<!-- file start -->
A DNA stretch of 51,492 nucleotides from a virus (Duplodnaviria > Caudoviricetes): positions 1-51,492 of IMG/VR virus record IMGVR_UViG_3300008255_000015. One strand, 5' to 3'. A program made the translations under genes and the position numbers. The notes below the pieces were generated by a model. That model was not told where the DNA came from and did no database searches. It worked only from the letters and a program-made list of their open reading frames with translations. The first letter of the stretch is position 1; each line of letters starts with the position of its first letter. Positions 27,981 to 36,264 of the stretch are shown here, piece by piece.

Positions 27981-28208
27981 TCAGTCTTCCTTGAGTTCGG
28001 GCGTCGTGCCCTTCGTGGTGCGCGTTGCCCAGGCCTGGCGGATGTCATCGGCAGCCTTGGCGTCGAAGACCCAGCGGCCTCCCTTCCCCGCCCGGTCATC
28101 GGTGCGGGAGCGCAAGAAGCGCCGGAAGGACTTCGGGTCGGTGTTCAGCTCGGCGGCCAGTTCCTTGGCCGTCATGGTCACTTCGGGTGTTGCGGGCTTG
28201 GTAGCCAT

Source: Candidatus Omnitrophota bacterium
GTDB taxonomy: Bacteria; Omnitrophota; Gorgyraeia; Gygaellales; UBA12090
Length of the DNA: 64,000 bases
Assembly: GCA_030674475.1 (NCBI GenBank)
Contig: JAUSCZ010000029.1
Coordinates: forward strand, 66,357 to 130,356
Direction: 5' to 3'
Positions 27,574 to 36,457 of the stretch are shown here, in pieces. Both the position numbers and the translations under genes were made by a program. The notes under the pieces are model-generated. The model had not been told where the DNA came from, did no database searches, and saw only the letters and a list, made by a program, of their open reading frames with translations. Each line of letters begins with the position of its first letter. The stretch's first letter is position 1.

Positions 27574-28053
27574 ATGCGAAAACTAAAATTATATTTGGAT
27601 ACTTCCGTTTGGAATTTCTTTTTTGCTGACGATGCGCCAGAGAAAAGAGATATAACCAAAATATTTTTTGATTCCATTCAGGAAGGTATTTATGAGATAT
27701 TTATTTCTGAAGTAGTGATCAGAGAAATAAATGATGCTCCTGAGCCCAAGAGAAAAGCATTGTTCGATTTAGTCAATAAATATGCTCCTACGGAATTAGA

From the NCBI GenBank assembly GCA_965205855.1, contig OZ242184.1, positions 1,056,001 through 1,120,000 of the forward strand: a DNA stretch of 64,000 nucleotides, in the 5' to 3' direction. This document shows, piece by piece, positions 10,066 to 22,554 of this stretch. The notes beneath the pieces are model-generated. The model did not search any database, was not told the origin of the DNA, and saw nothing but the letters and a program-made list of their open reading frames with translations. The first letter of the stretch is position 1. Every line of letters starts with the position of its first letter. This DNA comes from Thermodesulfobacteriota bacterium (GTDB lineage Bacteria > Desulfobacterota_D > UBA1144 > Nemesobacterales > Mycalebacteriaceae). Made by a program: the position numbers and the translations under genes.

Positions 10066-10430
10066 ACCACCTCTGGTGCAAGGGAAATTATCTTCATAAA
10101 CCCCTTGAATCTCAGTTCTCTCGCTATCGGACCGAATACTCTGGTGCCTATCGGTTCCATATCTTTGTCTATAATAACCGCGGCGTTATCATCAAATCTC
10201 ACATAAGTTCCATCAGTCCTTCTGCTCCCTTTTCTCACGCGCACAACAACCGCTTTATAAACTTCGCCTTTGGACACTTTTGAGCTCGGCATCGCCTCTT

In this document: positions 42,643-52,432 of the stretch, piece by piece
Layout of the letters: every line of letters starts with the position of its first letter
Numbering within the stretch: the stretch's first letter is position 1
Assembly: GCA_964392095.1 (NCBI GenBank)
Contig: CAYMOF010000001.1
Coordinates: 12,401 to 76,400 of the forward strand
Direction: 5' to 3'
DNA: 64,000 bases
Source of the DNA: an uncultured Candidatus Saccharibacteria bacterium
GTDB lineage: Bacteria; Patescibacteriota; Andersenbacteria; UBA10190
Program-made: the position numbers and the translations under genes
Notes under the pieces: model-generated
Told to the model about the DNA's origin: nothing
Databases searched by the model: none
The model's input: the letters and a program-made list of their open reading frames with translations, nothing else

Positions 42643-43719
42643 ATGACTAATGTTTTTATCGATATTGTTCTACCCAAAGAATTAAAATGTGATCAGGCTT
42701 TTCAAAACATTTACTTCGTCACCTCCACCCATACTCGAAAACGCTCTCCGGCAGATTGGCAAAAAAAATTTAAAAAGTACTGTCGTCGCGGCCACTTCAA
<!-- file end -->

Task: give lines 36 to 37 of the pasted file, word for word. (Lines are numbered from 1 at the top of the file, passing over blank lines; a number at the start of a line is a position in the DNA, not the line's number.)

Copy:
Told to the model about the DNA's origin: nothing
Databases searched by the model: none